The everyday blog of Richard Bartle.
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2:33pm on Wednesday, 23rd July, 2014:
I always wondered what kind of person would buy a toilet seat that looked like this:
As it turns out, people just like my mother...
8:13am on Tuesday, 22nd July, 2014:
Oh, by the way BBC, get it right.
8:03am on Tuesday, 22nd July, 2014:
According to the BBC, if Scotland leaves the UK then the life expectancy in the UK will rise by 2.5 years for men, 2.1 years for women.
Wait, what? I get to live 2.5 years longer if Scotland leaves the UK?!
Go, Scotland, Go!
4:54pm on Monday, 21st July, 2014:
Gotta love the dialogue in The Secret World:
If you have a 16 rating, you may as well make use of it.
4:32pm on Sunday, 20th July, 2014:
It was the annual Race for Life today, which is fund-raising event to raise money for cancer research. They're 5km or 10km long, and the people who run are usually doing so because they have a personal connection to cancer (someone they know has it or has died of it; the runners get to wear notices on their backs saying why they're running).
I'm a bit ambivalent about this event, because the races are women-only: men who have friends or relatives with cancer don't get to run. If the races were actually competitive, OK, well that would make sense; I can imagine the reaction if the London Marathon were men-only, though.
This year, my younger daughter participated with one of her friends whose mother has cancer. I personally wouldn't have wanted to go 5km in this morning's baking heat even if I could do so on a Segway, but she successfully completed it in 43 minutes or thereabouts. From what she said, it wasn't so much a run as a run, jog, run, jog, walk, jog, walk, jog, walk, walk, walk, jog. Given the temperature and humidity out there, though, anything under an hour was pretty good going for someone who usually only runs for buses.
No, I wasn't in the crowd, I was at home mowing the lawn. Probably just as well, given that it's difficult to make out anyone in the flow of pink and Comic Sans as it runs past.
I wonder how long people would have taken to finish if the weather had turned and we'd got thunder and lightning?
11:24am on Saturday, 19th July, 2014:
Argent's Lane is a narrow, sunken road connecting civilisation to West Bergholt. Cars take it if they want to reach the A12 or the southwest of Colchester. There is a much better road, but it crosses the main Norwich to London railway line at a level crossing: after waiting there a few times for 15 minutes for 5 or 6 trains to go past, people tend to want to avoid it.
This was it yesterday morning:
In case you can't see the detail, here's the important part:
That lorry is several feet wider than a car, and its length makes it worse because it can't hug corners. Its driver should not have even attempted to come down Argent's Lane. Come to that, the truck in front of me was taking a risk as well, because if it had met itself coming the other way further along, it wouldn't have been able to get past either.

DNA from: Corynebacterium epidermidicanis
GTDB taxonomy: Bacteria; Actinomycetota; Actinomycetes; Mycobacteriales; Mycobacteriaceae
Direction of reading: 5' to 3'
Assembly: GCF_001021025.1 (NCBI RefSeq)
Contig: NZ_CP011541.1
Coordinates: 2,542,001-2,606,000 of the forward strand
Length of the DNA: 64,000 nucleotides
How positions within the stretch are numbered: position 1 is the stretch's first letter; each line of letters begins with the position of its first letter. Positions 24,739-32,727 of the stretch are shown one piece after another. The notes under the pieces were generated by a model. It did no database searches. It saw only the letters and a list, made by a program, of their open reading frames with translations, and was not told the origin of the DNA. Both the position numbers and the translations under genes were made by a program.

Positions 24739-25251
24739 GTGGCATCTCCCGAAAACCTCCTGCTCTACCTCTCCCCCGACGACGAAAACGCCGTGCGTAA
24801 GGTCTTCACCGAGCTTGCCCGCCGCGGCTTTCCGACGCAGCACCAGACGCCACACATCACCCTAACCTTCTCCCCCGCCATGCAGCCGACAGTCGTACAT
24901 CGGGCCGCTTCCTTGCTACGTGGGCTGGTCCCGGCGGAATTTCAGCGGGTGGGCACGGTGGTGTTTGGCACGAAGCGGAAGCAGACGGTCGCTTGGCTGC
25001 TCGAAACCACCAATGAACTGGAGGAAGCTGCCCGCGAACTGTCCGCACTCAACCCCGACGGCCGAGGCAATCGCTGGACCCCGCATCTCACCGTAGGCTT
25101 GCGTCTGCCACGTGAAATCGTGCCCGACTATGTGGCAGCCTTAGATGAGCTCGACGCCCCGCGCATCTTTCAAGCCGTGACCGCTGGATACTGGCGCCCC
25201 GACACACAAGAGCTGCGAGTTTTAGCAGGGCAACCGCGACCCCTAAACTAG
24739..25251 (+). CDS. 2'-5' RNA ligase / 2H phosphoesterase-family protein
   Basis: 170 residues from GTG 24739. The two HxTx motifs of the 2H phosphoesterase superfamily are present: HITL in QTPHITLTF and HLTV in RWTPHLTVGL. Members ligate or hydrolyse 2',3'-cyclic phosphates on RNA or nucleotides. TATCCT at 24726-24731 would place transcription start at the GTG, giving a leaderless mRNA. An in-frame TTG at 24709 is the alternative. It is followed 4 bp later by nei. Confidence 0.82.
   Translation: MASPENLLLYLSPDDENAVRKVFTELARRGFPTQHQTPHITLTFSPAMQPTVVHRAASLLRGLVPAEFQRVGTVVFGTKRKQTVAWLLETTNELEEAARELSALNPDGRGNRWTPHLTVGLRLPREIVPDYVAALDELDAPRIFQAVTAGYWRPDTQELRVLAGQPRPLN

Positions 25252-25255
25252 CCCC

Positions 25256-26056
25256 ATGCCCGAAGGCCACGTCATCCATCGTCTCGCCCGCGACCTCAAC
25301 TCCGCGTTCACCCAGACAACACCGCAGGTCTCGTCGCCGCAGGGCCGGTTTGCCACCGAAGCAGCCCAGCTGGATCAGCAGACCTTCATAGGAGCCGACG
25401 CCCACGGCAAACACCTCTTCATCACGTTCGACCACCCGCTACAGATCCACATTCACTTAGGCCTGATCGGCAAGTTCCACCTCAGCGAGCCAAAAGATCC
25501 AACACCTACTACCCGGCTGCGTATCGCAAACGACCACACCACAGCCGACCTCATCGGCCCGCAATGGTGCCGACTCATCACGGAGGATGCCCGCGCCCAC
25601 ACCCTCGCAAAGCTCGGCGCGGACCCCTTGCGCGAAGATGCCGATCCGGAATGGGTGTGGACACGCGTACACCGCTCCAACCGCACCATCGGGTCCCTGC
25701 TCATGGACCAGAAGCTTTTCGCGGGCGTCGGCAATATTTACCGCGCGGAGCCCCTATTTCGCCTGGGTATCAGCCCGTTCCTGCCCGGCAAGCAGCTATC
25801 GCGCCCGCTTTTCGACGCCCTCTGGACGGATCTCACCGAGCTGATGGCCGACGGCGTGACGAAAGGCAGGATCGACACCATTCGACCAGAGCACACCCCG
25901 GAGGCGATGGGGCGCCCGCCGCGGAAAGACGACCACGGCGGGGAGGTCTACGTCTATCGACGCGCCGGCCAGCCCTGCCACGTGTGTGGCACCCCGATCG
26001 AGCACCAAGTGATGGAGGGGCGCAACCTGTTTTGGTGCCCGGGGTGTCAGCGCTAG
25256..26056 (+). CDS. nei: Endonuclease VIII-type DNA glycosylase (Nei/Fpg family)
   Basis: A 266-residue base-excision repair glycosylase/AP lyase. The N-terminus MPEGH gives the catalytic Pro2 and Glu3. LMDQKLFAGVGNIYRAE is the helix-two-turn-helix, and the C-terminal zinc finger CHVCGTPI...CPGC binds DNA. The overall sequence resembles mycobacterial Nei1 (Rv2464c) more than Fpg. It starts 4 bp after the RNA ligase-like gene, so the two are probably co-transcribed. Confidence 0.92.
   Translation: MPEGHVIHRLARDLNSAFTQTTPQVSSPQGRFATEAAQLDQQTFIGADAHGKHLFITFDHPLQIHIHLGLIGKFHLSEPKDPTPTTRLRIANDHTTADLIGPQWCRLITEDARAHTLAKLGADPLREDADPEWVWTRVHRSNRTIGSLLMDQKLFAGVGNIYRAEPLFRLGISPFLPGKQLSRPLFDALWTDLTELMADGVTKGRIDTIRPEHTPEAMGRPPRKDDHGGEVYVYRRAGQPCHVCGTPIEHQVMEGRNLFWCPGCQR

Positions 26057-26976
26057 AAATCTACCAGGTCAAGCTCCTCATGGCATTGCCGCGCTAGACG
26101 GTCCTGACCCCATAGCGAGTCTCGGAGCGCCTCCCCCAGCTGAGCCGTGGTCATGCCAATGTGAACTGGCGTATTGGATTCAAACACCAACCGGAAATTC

I don't think this is a SatNav thing, I think it's a driver arrogance thing. They believe they can get down Argent's Lane past cars, but it doesn't occur to them that there would be problems if they met anything wider than a car. The lorry was always going to have problems, even if there were no vehicles coming the other way. Any lorry driver using a car SatNav instead of an avoid-unclassified-roads heavy goods vehicle SatNav needs to think again.
The car in front of the lorry had to reverse, once the cars behind it had also reversed to give it room. The lorry squeezed past, scraping the hedges and taking some of the lane embankment with it. The truck in front of me went forward to the widest part of the road, then once the lorry reached it it drove on slowly as the lorry did the same, in a choreographed movement that meant they avoided an impact by a good two inches. If one of them had stopped, it would undoubtedly have been hit, though.
I didn't see the name of the company that the lorry belonged to, but I did see that it included the word "logistics". Methinks, they need to practice what they preach.
3:43pm on Friday, 18th July, 2014:
My wife decided to open the kitchen window today to let some air in:
It turns out that when there's a breeze blowing outside, it doesn't stop when it gets inside.
3:02pm on Thursday, 17th July, 2014:
They're doing some construction work at the university:
There are signs all around it telling us proudly how the university is improving its infrastructure. None of them tell us what's being built, though.
Whatever it is, I don't suppose it will result in my teaching in a room that has either windows or air conditioning.
10:55am on Wednesday, 16th July, 2014:
7:02pm on Tuesday, 15th July, 2014:
It was degree congregation day today, so I went to see my students graduate. Well, see them after they'd graduated — the ceremony itself drags on a bit and the room gets stiflingly hot. I ambushed them in the line to pick up their certificates instead.
Because I arrived while the ceremony was still ongoing, I went to check my post. I was not expecting to find this waiting for me:
I don't know when the last time I got a card from my students was. I'm not entirely sure I have had a card from my students before, although I do remember once getting a bottle of Metaxa from one in the 1980s (which my wife had in her coffee). Anyway, this card was from four of my students who got on to the Alacrity programme in Falmouth. This is like an incubator set-up linked to a Master's degree, so they get paid to make games and they get a company and an MSc or something at the end of it. No wonder they're pleased...! Apparently, what we taught them at Essex is actually useful for what they're doing and they're each heading up their various groups. This came as something of a pleasant surprised to me. We teach good stuff? Who knew..?
At least half of the Essex University Computer Games graduates this year have gone on to do a Master's somewhere. The others seem to have jobs withoit the need for a Master's, although not all in games. I'm not sure about the Romanian contingent, though, as I didn't get to speak to them; I saw one, but I lost him in the crowd.